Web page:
#3184j – 1998 32c Celebrate the Century - 1920s: Art Deco

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U.S. #3184j
32¢ Art Deco Style
Celebrate the Century – 1920s
 
Issue Date: May 28, 1998
City: Washington, DC
Quantity: 12,533,000
Printed By: Ashton-Potter (USA) Ltd
Printing Method: Lithographed
Perforations:
11.5
Color: Multicolored
 
American exuberance during the 1920s was reflected in the development of a new type of design – art deco style. Characterized by smooth lines, geometric patterns, and streamlined forms, art deco featured a look that was associated with elegance, sophistication, and wealth.
 
The style was first exhibited in Paris in 1925, and began to appear on textiles, pottery, jewelry, and furniture soon after. Most art deco designs were used on items that could be mass-produced, rather than individual works such as paintings and sculptures.
 
Art deco also influenced architectural design. With its stainless-steel, sunburst-patterned tower piercing the Manhattan skyline, the Chrysler Building is often described as the epitome of the art deco style. Designed by William Van Alen and commissioned by Walter P. Chrysler, the building was constructed between 1926 and 1930. Both the interior and exterior are largely geometric, with stainless-steel, decorative features incorporated throughout. At 1,048 feet, it was briefly considered the tallest building in the world until the Empire State Building, which also exhibits the style, opened in 1931. By World War II, designers were no longer influenced by the art deco movement.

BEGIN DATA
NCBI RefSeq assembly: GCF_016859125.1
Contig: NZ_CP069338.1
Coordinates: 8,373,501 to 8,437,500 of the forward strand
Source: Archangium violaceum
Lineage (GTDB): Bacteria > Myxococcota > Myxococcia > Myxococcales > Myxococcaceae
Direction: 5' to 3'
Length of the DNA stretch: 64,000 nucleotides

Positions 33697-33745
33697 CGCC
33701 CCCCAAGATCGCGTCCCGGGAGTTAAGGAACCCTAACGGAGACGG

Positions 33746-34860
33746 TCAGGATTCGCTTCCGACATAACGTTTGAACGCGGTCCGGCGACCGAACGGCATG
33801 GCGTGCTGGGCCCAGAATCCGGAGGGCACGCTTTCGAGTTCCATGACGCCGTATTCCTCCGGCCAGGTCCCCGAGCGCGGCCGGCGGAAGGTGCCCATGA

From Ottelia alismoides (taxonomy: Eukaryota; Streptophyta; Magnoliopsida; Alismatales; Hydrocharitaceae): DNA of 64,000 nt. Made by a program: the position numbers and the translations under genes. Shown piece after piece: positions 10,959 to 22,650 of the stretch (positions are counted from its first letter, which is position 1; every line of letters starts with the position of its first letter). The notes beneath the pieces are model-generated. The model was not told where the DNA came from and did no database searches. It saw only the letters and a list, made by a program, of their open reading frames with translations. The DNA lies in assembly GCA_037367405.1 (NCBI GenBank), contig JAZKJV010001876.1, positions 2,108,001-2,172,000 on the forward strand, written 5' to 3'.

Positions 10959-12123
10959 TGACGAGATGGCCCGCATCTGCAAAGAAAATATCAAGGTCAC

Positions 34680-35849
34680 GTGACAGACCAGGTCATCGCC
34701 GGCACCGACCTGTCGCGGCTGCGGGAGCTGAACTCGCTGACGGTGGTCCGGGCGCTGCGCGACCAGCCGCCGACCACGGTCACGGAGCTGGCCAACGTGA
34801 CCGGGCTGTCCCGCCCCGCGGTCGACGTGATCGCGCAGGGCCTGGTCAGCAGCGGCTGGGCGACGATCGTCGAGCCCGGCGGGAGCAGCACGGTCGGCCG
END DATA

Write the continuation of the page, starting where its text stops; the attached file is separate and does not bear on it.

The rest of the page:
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U.S. #3184j
32¢ Art Deco Style
Celebrate the Century – 1920s
 
Issue Date: May 28, 1998
City: Washington, DC
Quantity: 12,533,000
Printed By: Ashton-Potter (USA) Ltd
Printing Method: Lithographed
Perforations:
11.5
Color: Multicolored
 
American exuberance during the 1920s was reflected in the development of a new type of design – art deco style. Characterized by smooth lines, geometric patterns, and streamlined forms, art deco featured a look that was associated with elegance, sophistication, and wealth.
 
The style was first exhibited in Paris in 1925, and began to appear on textiles, pottery, jewelry, and furniture soon after. Most art deco designs were used on items that could be mass-produced, rather than individual works such as paintings and sculptures.
 
Art deco also influenced architectural design. With its stainless-steel, sunburst-patterned tower piercing the Manhattan skyline, the Chrysler Building is often described as the epitome of the art deco style. Designed by William Van Alen and commissioned by Walter P. Chrysler, the building was constructed between 1926 and 1930. Both the interior and exterior are largely geometric, with stainless-steel, decorative features incorporated throughout. At 1,048 feet, it was briefly considered the tallest building in the world until the Empire State Building, which also exhibits the style, opened in 1931. By World War II, designers were no longer influenced by the art deco movement.